Ed Obayashi is an expert who investigates use-of-force incidents for California law enforcement departments but is not involved in the investigation of the Graziano shooting. He told The Times that he believed the deputies who shot Savannah probably had a different point of view from what’s seen on video.

“What did he perceive? Did he not see her hands? Did he for some reason assume — girl or not — that the subject was shooting at the deputies?” Obayashi said. “We don’t even know if he might have thought this was the suspect.”

Typically, when a California law enforcement agency is involved in a shooting, the department will release an incident video within a few weeks or months. The video, which summarizes the events that led to the shooting, may be issued before the official investigation report.

But in Graziano’s case, the Sheriff’s Department released its summary of the shooting nearly two years later and only after a lengthy legal fight over the records.


The gap between the shooting and the release of the video is uncommon, said Lauren Bonds, executive director of the National Police Accountability Project, a nonprofit organization under the National Lawyers Guild. In addition, she said, someone in a leadership position should come out and try to explain the discrepancy between “what was originally provided at the press conference, and what the video clearly shows.”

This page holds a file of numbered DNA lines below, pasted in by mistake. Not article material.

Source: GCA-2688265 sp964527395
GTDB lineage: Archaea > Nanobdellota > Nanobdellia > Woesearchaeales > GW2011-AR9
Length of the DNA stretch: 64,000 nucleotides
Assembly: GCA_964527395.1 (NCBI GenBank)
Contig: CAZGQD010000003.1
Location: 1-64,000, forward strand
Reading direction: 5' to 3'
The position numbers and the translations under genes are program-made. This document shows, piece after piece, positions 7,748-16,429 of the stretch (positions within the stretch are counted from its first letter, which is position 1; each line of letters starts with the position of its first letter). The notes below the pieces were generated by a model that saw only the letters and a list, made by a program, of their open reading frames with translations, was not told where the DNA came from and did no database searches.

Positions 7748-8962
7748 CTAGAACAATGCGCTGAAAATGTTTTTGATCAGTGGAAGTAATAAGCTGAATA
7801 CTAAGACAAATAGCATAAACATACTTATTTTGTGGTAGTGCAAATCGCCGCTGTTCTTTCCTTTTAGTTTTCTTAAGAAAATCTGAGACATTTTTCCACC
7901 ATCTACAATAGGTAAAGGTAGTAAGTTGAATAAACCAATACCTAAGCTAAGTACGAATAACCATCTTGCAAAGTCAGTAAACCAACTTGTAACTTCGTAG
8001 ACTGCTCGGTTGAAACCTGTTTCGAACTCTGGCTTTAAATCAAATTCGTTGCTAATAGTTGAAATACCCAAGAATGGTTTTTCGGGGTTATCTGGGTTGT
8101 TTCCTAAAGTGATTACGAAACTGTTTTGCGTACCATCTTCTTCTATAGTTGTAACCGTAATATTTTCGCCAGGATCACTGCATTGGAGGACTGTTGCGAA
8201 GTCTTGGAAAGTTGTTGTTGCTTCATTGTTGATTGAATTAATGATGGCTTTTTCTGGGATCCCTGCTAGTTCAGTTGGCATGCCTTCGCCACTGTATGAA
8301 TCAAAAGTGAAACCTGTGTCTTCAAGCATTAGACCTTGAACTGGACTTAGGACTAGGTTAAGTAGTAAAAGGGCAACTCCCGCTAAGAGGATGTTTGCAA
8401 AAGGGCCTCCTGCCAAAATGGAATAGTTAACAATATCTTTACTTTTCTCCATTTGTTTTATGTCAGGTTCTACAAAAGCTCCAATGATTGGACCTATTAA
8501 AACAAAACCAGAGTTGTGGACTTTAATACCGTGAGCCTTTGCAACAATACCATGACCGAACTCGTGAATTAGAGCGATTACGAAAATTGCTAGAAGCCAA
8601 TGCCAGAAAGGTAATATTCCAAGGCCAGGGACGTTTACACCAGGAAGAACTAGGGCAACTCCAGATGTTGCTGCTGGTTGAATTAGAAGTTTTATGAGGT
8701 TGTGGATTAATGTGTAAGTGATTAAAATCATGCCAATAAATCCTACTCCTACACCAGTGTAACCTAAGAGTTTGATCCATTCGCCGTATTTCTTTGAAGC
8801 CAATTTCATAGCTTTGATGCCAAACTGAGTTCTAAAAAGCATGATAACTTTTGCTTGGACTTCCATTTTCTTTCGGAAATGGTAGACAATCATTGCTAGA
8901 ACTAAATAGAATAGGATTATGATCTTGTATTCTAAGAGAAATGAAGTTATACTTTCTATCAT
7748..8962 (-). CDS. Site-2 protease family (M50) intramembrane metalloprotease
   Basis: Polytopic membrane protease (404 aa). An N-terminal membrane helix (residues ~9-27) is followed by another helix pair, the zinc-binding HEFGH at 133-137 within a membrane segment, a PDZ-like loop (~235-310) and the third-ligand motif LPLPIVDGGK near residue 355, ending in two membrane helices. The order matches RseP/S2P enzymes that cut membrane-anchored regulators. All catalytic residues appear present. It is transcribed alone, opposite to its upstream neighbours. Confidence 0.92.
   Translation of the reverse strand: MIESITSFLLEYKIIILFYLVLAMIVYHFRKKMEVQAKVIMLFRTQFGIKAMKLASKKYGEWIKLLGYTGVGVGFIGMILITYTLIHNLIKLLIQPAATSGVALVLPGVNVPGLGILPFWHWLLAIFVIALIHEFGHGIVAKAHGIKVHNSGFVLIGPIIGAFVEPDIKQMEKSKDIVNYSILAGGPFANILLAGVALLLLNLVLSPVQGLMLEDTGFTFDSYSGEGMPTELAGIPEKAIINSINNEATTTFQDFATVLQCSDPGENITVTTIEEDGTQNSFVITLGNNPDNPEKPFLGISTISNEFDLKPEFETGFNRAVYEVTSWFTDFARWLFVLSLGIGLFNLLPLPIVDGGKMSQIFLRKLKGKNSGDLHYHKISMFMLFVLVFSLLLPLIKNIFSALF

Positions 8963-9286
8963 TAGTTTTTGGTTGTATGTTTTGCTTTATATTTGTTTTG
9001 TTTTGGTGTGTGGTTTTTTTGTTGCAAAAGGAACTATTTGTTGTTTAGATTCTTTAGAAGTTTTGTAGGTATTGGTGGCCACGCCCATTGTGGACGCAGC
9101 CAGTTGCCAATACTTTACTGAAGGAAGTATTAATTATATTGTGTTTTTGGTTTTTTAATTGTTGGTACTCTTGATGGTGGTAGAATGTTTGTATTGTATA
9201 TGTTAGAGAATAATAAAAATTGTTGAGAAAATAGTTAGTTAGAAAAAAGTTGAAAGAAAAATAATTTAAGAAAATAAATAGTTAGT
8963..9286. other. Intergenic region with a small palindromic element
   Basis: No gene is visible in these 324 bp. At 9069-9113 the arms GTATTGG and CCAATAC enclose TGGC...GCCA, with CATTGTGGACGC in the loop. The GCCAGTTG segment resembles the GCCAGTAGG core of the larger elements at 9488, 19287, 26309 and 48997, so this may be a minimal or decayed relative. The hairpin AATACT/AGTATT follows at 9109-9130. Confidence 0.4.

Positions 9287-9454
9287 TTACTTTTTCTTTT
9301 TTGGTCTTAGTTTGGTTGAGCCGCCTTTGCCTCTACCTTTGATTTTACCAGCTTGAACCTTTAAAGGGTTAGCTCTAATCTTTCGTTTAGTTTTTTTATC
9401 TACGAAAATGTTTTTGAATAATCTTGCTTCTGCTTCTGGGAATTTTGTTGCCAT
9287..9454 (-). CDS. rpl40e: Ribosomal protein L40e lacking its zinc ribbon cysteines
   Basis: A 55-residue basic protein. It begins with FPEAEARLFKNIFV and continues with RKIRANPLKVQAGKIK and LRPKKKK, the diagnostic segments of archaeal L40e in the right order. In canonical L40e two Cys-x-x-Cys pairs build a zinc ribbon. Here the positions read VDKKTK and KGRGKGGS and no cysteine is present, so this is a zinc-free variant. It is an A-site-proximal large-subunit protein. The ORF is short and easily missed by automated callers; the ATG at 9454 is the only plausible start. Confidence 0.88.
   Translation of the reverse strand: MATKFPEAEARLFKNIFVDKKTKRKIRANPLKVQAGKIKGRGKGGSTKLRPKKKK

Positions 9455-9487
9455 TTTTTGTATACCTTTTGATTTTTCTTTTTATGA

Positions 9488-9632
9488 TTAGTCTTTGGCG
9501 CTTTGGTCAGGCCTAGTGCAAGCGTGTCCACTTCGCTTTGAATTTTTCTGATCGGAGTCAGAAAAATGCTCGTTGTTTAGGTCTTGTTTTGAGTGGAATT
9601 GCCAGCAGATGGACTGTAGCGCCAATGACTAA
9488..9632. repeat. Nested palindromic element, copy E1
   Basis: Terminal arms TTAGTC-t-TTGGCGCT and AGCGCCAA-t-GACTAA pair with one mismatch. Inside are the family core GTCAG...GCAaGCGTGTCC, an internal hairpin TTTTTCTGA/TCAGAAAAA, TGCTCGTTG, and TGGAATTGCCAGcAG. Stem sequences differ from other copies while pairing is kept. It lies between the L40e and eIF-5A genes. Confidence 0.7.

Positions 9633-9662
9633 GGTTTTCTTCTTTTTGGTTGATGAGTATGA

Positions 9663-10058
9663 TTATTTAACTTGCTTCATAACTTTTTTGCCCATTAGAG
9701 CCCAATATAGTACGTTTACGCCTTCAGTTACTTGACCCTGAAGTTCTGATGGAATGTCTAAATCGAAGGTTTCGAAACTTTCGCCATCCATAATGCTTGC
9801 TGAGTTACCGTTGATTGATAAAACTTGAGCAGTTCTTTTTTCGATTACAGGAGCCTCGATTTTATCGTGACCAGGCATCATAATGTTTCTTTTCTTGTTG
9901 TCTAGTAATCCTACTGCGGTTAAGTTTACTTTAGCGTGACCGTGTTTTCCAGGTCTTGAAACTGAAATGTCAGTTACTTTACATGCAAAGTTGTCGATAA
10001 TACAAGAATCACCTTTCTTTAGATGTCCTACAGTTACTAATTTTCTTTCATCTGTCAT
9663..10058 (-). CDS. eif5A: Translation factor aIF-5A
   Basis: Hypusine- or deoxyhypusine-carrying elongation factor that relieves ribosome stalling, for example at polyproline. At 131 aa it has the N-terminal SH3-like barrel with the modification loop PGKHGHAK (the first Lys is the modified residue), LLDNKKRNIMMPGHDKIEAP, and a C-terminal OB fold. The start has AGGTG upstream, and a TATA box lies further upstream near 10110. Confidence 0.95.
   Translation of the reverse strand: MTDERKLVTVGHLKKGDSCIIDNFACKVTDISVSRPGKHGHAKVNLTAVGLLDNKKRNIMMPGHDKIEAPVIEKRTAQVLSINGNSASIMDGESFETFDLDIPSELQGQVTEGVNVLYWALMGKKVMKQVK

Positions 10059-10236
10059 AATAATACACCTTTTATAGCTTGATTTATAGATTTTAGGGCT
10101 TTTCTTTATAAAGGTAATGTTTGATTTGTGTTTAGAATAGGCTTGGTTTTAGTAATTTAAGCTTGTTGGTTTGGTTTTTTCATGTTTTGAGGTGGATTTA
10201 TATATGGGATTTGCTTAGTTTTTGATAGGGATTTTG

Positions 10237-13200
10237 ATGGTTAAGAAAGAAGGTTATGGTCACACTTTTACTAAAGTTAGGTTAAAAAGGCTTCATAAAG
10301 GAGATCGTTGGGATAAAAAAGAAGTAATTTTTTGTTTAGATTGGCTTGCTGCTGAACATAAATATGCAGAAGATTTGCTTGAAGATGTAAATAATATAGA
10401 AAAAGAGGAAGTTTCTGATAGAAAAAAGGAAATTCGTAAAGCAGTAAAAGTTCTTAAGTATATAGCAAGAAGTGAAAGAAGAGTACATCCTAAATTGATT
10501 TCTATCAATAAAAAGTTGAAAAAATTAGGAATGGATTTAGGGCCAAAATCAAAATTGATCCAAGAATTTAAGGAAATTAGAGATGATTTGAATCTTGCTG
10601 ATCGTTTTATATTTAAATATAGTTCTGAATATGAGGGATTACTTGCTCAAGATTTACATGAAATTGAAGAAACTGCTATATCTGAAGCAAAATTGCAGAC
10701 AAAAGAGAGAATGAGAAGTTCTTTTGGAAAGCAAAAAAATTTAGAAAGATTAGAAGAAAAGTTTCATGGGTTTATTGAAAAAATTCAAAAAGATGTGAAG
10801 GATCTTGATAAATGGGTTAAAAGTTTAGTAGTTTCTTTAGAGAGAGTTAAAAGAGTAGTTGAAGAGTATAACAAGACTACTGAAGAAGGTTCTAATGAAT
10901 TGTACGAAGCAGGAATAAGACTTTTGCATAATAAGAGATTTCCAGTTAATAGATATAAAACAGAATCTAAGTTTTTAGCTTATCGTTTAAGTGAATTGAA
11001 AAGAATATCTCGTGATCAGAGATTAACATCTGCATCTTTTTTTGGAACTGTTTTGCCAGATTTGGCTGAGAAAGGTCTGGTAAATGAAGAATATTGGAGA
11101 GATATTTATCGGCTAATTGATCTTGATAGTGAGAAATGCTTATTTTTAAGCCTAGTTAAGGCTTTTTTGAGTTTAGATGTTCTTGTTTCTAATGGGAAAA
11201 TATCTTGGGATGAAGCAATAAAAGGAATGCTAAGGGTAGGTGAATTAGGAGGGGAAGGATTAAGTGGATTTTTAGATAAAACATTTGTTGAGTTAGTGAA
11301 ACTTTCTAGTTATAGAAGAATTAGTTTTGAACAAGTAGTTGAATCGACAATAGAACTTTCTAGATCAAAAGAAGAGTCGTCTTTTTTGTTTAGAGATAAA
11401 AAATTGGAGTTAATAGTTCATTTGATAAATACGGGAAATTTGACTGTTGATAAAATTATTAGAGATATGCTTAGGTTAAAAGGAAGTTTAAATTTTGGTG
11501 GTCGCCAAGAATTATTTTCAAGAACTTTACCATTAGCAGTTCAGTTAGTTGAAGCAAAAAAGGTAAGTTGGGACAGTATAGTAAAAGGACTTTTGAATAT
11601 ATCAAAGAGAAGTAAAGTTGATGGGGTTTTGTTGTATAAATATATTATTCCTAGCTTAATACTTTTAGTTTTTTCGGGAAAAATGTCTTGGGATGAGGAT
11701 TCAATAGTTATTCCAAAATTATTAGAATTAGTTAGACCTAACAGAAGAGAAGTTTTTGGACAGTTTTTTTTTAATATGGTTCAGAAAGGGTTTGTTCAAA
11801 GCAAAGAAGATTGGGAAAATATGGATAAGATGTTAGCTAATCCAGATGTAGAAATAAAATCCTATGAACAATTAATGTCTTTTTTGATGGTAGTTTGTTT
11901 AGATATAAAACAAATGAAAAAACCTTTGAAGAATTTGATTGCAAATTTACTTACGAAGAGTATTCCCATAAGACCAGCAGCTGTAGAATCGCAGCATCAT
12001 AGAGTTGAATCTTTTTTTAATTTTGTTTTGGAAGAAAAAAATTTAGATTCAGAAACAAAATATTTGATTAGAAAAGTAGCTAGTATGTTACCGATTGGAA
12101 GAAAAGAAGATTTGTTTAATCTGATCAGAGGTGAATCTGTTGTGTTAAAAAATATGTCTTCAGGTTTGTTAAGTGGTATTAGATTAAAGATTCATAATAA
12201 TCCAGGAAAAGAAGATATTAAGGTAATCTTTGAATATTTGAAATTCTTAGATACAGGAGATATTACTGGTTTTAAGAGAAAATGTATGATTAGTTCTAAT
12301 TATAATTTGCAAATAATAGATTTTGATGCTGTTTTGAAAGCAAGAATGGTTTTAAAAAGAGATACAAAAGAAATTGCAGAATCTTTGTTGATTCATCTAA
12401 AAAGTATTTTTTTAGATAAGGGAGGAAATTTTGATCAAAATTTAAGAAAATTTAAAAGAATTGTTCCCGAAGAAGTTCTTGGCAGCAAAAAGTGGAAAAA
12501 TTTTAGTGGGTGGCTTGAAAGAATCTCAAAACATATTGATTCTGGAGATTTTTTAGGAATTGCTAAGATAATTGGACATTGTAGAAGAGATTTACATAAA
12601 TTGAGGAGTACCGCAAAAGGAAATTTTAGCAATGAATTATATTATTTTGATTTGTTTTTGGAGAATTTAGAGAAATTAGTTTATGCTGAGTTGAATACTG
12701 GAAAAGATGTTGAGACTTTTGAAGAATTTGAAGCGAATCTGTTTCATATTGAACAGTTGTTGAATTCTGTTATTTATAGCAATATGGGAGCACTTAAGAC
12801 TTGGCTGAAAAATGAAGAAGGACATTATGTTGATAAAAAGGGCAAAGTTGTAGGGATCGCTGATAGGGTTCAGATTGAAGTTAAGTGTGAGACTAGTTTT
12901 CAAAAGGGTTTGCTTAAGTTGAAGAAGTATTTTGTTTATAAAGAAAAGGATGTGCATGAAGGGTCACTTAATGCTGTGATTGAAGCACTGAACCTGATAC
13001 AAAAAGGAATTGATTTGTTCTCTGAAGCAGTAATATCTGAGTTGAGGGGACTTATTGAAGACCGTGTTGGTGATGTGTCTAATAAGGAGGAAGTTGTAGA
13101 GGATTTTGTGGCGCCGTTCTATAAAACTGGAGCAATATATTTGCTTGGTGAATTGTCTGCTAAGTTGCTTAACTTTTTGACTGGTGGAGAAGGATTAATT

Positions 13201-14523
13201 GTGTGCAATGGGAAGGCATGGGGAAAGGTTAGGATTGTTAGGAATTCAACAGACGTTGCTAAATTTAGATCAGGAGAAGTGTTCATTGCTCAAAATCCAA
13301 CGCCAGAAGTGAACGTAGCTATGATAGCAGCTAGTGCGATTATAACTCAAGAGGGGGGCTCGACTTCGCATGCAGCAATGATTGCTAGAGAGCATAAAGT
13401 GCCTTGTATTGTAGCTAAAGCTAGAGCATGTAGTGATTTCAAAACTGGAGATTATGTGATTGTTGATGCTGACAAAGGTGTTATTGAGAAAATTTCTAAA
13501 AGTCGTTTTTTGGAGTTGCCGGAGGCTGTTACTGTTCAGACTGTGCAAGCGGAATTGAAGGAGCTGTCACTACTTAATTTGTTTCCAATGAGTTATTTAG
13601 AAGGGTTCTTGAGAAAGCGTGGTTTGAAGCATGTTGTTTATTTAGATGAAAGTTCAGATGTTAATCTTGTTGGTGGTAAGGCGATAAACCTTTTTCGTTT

The incident video marks the first time the Sheriff’s Department admitted that a deputy’s bullet fatally struck Savannah.

But these types of videos provided by law enforcement agencies are not a neutral account of a shooting, says civil rights attorney Christopher Bou Saeed, who has represented victims of police abuse in Southern California. He is not involved in the case, but is familiar with incident videos released by law enforcement agencies.

“They’re generally curated public relations pieces by the government agency,” Bou Saeed said. “They’re not going to throw themselves under the bus.”

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Aug. 30, 2020

Journalist Joey Scott received the video and audio from the Sheriff’s Department 18 months after he filed his first request under the California Public Records Act in September 2022. The footage and his reporting first appeared in the Guardian.

“I believe in accountability. I believe in transparency. This is one of the efforts in which to do so,” said Scott, who received assistance from the nonprofit First Amendment Coalition in his efforts to obtain the video from the Sheriff’s Department.


“This type of footage can exonerate cops and it can also show what really happened. Even in watching these videos, there are a lot of questions that need to be answered,” Scott said. “But it’s clear from the footage in this case that she did not need to die.”